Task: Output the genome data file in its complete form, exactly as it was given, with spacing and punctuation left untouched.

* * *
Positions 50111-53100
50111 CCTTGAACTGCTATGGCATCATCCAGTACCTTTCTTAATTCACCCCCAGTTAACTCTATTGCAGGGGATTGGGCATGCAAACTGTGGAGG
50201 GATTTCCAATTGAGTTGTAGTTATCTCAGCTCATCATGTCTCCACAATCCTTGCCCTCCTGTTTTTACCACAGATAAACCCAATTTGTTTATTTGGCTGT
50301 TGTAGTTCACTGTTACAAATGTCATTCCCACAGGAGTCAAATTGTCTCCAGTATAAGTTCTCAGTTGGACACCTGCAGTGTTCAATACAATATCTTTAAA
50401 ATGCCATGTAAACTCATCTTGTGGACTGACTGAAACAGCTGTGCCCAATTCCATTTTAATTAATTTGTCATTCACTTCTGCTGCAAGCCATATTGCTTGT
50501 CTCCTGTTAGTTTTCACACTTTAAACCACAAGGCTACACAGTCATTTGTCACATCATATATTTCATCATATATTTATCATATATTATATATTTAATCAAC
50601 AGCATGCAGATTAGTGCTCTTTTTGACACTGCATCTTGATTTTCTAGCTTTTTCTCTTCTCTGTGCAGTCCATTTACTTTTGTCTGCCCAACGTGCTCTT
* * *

Positions 50111-53100
50111 CCTTGAACTGCTATGGCATCATCCAGTACCTTTCTTAATTCACCCCCAGTTAACTCTATTGCAGGGGATTGGGCATGCAAACTGTGGAGG
50201 GATTTCCAATTGAGTTGTAGTTATCTCAGCTCATCATGTCTCCACAATCCTTGCCCTCCTGTTTTTACCACAGATAAACCCAATTTGTTTATTTGGCTGT
50301 TGTAGTTCACTGTTACAAATGTCATTCCCACAGGAGTCAAATTGTCTCCAGTATAAGTTCTCAGTTGGACACCTGCAGTGTTCAATACAATATCTTTAAA
50401 ATGCCATGTAAACTCATCTTGTGGACTGACTGAAACAGCTGTGCCCAATTCCATTTTAATTAATTTGTCATTCACTTCTGCTGCAAGCCATATTGCTTGT
50501 CTCCTGTTAGTTTTCACACTTTAAACCACAAGGCTACACAGTCATTTGTCACATCATATATTTCATCATATATTTATCATATATTATATATTTAATCAAC
50601 AGCATGCAGATTAGTGCTCTTTTTGACACTGCATCTTGATTTTCTAGCTTTTTCTCTTCTCTGTGCAGTCCATTTACTTTTGTCTGCCCAACGTGCTCTT